I have been surprised over the last few weeks by how many of my clients believe in the saying, “You have to love yourself before you can be loved by another.” Of course I understand what it’s getting at: the idea that it’s easier to love someone who has a sense of self-worth or self-confidence, as opposed to someone who doesn’t think much of themselves.
But to assert that you have to love yourself before another person will is, in my opinion, not only incorrect, but also potentially damaging. And, frankly, like many pop psychology or folk wisdom phrases, it just doesn’t make any sense. If our first opportunity to be loved is by our caretakers when we are born, is that love possible because we already love ourselves? Of course not: that love is given to us unconditionally.
Now, the quality of love and affection we receive in those early years can influence how we are able to love down the road (ourselves and others), but it does not dictate whether we are able to be loved, nor do I believe a prerequisite ever enters the picture as long as we live. The fact of the matter is that we learn to love by being loved, ideally by our caretakers when we are younger, but if not, then by other people along the way.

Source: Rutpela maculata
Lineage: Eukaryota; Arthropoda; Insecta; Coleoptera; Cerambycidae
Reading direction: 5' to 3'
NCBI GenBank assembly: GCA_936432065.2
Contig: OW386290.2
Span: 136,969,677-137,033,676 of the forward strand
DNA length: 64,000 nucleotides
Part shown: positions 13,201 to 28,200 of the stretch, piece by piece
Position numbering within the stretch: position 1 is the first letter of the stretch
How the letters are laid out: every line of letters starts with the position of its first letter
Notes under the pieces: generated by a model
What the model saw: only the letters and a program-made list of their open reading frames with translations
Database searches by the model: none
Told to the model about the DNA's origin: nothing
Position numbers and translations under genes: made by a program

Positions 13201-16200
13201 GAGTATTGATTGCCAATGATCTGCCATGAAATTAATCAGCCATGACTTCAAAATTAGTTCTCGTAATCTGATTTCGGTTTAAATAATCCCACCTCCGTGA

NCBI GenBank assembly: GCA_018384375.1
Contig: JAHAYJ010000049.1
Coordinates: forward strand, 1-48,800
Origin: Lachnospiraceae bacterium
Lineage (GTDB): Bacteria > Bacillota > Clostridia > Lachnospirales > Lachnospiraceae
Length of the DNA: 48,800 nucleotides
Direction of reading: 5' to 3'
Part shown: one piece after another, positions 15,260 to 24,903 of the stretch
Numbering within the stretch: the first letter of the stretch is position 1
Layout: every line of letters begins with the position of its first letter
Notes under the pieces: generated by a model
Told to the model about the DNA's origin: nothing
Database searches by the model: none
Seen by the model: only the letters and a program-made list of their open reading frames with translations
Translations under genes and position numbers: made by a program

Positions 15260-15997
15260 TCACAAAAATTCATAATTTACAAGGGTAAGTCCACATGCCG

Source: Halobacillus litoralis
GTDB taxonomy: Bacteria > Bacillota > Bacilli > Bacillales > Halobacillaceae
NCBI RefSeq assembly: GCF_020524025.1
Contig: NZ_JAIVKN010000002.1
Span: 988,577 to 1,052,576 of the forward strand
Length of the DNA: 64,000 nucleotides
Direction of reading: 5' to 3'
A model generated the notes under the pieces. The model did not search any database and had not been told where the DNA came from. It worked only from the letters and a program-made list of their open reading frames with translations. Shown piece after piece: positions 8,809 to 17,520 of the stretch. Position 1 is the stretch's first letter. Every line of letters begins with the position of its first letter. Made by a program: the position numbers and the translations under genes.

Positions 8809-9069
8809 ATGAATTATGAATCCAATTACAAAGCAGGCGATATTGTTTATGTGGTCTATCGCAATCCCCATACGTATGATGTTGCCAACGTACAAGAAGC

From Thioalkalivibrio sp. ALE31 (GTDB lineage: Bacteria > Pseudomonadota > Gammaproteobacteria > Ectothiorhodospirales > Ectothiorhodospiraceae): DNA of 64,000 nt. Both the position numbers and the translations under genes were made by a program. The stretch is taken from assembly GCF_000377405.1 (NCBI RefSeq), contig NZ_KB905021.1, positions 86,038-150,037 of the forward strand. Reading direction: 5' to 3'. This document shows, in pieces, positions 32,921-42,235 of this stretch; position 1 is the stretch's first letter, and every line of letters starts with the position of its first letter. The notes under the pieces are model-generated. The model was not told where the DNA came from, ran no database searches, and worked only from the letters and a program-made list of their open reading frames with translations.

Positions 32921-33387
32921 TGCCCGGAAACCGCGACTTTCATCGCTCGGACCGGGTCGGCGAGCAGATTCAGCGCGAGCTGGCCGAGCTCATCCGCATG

If private practice has taught me anything, it is that all types of people—including those with little or no self-love—are loved. The question is usually whether they are able to accept it, and love back.
If my clients believe this saying, I typically explore their willingness to believe it. Is it an indication of a more widespread belief in pop psychology or folk wisdom? If so, what draws them to look for their truths there? Or do they believe this particular message because they already believed it, in some way? If so, where is that coming from?